— There is no room for error when researchers create biofuels. For
instance, no one would forgive the University of Kansas engineers,
chemists and biologists manufacturing the new fuels if their products
clogged up car engines when the temperature in Kansas falls to 4
degrees in January.
That is why biofuels — fuels made from
renewable sources such as plant materials — must be tested rigorously,
said Susan Williams, professor of chemical and petroleum engineering
and director of KU’s Biodiesel Initiative.
“I can make a
great fuel that’s inexpensive to produce, but if it doesn’t perform in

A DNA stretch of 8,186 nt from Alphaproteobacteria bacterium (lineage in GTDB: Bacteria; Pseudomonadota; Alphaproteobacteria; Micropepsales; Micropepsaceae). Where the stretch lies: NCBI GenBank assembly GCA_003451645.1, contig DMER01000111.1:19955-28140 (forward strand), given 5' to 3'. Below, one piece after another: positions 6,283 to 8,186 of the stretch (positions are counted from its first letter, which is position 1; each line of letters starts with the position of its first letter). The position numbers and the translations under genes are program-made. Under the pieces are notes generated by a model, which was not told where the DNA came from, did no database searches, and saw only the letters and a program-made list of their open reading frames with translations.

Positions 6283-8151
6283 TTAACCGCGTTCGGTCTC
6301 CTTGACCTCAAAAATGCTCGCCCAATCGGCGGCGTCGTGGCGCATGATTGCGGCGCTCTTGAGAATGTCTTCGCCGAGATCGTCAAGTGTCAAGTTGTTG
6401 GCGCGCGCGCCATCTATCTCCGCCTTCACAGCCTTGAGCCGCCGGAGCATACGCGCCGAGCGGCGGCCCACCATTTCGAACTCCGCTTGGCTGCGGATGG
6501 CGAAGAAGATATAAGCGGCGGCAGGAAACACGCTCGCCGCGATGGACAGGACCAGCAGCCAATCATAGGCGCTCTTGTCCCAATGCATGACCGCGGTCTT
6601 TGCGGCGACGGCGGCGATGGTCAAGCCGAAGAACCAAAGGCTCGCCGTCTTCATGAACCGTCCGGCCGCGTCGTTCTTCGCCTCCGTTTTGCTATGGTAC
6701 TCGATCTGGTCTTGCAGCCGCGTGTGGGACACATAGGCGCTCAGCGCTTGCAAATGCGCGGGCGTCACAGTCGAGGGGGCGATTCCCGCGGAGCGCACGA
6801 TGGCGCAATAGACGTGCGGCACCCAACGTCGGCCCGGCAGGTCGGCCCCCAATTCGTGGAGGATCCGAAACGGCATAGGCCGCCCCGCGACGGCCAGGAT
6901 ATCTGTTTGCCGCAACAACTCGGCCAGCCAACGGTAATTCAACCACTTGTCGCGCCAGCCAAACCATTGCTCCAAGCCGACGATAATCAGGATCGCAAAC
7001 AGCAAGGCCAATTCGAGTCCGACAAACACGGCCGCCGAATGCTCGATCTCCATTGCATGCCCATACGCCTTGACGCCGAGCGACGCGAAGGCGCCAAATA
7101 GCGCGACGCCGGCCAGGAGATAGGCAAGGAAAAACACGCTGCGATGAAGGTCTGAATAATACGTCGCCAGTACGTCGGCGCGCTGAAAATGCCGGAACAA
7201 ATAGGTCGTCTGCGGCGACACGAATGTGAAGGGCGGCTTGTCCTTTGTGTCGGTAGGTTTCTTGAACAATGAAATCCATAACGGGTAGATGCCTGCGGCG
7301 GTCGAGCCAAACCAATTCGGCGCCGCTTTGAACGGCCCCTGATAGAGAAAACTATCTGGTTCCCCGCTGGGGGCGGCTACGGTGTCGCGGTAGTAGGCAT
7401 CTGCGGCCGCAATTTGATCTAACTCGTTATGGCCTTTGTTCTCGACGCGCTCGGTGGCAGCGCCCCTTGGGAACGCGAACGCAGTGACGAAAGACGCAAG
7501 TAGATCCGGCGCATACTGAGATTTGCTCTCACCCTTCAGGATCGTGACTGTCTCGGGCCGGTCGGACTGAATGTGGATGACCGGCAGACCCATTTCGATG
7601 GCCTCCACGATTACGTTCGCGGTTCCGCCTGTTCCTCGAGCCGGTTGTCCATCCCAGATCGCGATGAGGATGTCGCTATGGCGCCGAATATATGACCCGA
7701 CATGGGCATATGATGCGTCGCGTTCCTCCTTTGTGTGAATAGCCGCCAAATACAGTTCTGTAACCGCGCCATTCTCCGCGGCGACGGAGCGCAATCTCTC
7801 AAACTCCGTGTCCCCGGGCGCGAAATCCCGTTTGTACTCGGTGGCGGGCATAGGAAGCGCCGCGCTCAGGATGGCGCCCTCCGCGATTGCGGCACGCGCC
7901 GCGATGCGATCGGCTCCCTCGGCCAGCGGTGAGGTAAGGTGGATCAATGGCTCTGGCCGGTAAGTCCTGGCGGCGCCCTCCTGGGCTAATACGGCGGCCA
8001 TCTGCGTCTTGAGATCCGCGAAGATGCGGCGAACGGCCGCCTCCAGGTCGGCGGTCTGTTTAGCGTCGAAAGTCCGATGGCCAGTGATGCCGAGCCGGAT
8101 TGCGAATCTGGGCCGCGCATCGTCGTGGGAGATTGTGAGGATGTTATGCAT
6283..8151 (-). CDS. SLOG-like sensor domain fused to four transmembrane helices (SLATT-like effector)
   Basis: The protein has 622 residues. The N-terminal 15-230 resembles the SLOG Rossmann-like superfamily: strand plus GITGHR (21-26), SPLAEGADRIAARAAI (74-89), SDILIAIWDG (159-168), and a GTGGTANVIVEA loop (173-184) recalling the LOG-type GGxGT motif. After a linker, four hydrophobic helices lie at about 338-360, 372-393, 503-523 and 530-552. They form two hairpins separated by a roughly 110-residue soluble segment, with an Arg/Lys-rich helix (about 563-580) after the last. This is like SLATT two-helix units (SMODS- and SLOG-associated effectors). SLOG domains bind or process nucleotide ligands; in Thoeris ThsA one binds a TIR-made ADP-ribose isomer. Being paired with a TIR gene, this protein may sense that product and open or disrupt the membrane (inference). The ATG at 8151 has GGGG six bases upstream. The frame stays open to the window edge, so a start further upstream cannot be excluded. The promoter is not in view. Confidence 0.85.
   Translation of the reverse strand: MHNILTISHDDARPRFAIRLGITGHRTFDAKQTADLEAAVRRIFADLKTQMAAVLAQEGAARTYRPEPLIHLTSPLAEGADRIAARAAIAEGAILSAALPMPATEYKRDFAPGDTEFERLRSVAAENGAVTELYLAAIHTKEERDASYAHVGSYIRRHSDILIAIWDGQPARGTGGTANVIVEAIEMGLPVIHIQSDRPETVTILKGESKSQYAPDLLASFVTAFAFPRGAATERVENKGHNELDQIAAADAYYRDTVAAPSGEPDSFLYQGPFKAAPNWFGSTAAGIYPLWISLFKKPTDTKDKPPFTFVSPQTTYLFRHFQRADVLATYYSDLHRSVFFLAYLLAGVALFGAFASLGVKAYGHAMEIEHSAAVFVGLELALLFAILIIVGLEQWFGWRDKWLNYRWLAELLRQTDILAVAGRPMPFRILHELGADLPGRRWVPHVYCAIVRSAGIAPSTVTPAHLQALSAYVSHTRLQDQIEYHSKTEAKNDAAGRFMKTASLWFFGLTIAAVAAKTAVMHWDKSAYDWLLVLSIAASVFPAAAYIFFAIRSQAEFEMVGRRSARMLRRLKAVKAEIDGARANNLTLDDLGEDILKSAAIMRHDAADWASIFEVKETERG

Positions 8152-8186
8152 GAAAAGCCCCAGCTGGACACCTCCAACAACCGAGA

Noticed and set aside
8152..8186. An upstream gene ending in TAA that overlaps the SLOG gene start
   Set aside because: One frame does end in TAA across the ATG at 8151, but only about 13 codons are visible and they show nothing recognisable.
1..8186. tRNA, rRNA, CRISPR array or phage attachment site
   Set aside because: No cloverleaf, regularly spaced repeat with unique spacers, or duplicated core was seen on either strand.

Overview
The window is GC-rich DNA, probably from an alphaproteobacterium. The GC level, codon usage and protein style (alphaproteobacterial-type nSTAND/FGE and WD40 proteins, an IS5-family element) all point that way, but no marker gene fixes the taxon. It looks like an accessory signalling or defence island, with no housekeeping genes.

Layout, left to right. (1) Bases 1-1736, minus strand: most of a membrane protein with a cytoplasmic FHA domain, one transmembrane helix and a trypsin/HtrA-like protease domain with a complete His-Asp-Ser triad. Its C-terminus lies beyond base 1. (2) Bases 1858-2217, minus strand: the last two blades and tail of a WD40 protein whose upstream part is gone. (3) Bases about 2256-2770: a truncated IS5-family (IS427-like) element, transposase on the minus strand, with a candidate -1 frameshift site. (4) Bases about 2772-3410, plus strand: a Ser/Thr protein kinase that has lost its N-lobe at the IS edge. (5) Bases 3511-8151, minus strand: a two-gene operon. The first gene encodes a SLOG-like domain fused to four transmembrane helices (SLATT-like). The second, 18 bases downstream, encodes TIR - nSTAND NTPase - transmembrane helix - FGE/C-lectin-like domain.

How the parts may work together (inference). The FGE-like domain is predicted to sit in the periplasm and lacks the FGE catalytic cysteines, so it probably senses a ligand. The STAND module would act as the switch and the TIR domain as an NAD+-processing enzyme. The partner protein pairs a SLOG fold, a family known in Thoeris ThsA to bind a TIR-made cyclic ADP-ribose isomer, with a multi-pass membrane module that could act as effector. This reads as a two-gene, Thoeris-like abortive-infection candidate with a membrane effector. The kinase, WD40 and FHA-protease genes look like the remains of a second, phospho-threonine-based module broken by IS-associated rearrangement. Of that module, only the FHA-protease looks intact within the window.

your engine it won’t work,” Williams said. “We don’t have the luxury of
mistakes. If you try to get people to switch and there are problems
with their cars, your whole research effort will be for nothing.”
will lead a discussion about KU’s efforts to create sustainable
biofuels at 7 p.m. Wednesday, Jan. 7, at the Natural History Museum.
The event is free and open to the public.
Her talk, “KU’s
Biodiesel Initiative: Alternative Fuel for the Future,” is part of the
museum’s monthly Wild Science series. Held the first Wednesday of each
month, the series offers a chance for the public to ask questions
directly to researchers in an informal setting. Coffee, hot chocolate
and cookies will be served.
, Natural History Museum, (785) 864-2344.